Friday, February 22, 2013

Transcending Obligation: Buddha and Christ

After a nice group meditation session tonight, I was thinking a bit about Buddhism, and watching several documentaries on "his" life. I thought I'd make a little joke:

  1. People often overlook the part of the story of the Buddha where he abandons his wife & child. The Buddha was a total dick.
    Image will appear as a link
    1.  The wife he had an arranged marriage with and who was a blood relative. Not saying that doesn't make him a dick.
    2.  the story goes that he was deeply in love with her, cousin or not. But it was a joke too. Buddhas life is best seen as myth
    3.  in the context of myth...well, his son was called "fetter." Ball and chain.
    4.  it was the cultural dimension he had to transcend, that we have to transcend to be ourselves

After transcending that dimension presented by his child and wife, he was presented by Maya with his future: he would become a great king of men. This too he had to go beyond, and at this point he entered the spiritual realm and was then presented with temptations there after demonstrating his attainment.

The tests under the Bo tree are almost beat for beat similar to the tests of the Christ. It is the way that the Christ and Buddha myths were differently interpreted that spelled the primary differences between these narratives. The cultures that bore the stories into existence were different, and the future mutants of those stories were also different. It is interesting then that there is so much overlap between these redeemer/savour myths, though of course that cultural different winds up producing such different practices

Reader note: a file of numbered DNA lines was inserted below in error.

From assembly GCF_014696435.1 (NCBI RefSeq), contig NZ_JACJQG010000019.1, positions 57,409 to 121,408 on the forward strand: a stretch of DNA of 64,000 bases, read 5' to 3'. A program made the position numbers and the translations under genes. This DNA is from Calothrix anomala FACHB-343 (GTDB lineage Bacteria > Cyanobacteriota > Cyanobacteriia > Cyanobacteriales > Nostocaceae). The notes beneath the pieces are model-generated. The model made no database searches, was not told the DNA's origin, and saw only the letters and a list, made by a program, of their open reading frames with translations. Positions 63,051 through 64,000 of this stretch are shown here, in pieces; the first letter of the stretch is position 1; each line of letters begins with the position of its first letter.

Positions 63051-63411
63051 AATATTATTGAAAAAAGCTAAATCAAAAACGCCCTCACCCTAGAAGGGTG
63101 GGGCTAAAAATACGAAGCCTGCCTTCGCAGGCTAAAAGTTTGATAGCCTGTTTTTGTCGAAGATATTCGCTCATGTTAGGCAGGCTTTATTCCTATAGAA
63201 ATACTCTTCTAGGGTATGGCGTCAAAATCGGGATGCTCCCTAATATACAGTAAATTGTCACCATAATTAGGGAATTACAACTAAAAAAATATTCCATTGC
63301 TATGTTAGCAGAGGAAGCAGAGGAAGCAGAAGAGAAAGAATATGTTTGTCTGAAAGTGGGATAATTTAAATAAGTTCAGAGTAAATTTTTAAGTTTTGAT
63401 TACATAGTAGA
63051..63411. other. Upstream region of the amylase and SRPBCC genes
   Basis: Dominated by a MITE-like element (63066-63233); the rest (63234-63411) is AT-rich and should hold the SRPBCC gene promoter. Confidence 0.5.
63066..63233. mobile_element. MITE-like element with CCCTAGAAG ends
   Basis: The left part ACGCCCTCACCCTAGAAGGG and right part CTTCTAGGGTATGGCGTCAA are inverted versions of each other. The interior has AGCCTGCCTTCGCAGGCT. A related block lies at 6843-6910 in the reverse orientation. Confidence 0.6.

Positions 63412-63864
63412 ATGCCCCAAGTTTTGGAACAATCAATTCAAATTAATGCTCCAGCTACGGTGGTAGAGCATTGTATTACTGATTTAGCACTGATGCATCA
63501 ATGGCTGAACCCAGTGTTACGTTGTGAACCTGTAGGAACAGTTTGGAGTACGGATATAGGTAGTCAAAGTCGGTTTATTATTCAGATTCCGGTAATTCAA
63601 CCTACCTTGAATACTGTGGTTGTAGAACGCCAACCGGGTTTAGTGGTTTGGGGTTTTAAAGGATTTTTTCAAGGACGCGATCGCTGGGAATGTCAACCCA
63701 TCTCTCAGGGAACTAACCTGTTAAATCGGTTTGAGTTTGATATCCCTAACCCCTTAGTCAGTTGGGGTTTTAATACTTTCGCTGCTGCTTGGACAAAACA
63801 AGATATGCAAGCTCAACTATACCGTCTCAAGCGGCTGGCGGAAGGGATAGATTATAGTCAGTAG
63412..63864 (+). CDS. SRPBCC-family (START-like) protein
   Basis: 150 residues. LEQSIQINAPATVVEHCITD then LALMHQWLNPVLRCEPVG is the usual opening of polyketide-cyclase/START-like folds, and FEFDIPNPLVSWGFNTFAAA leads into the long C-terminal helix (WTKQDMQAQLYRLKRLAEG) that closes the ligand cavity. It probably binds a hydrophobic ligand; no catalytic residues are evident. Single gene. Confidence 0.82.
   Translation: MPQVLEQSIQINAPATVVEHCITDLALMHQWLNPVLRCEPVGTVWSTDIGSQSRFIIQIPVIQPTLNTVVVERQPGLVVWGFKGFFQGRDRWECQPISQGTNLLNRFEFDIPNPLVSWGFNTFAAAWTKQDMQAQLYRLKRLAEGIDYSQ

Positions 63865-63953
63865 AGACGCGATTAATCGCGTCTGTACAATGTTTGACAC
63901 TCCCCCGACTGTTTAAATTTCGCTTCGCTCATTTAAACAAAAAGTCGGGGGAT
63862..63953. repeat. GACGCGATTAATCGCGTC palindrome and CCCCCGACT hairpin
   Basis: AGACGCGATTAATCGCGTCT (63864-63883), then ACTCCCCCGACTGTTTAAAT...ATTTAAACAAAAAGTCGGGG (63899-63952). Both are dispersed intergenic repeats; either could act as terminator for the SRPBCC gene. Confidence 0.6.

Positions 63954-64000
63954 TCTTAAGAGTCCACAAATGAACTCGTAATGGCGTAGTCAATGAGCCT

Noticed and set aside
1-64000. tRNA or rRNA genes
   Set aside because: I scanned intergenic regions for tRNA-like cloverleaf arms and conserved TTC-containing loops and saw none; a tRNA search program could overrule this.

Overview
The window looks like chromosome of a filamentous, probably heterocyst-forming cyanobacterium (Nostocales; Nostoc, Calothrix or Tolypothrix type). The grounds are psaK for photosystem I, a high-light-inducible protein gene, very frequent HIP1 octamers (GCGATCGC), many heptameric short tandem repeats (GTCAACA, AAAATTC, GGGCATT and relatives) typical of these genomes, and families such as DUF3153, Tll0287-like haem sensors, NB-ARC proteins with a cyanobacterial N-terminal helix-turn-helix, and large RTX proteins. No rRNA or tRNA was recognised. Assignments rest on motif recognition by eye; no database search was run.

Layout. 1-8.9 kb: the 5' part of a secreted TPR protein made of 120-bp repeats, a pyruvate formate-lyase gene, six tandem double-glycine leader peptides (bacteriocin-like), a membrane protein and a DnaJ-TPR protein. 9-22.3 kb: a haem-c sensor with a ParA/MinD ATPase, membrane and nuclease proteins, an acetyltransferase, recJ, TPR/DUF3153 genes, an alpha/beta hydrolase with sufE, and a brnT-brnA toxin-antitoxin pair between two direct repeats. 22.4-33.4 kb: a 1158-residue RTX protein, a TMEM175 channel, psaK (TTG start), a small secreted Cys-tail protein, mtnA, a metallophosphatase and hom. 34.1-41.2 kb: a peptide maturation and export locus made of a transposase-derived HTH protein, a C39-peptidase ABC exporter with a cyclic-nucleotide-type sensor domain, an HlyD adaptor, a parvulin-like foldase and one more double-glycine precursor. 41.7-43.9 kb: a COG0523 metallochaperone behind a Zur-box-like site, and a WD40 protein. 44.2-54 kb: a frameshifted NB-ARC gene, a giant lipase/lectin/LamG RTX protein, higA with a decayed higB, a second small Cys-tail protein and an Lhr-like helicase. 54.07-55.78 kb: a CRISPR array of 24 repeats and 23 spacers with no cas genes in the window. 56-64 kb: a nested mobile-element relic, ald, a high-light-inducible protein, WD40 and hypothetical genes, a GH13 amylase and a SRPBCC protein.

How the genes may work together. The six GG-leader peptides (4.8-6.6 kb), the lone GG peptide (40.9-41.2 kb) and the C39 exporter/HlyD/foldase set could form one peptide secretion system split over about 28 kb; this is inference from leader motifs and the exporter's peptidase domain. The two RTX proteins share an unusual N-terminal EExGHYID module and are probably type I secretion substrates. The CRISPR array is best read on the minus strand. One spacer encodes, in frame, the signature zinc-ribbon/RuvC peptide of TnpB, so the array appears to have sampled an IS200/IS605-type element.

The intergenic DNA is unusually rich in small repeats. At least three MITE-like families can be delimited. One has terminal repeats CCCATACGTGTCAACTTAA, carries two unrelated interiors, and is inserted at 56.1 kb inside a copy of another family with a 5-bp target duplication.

It's also worth noticing that if you're planning on marrying someone that is to become a religious figure, you're pretty shit out of luck. Cause it really didn't go well for the women in Siddhartha's life, nor Jesus'. 

I think it had been well covered on both this site and in the media we've linked how myths can be, even should be read - I would not propose that any of us can tell someone what that meaning is, myths can be unpacked in an almost infinite number of ways - but the method itself presents some uniformity. 

Myths are public dreams

I'm sure that is understood by the person I was speaking with, but I thought this might be a good time to share some old videos that were once useful for me. If you can get past some of the cheesiness, there is some material in here quite worth it if you are new to mythic studies / symbology, or if you just feel like smoking one and trancing out.

[Where is the fucking counterculture? Mythos Media.]

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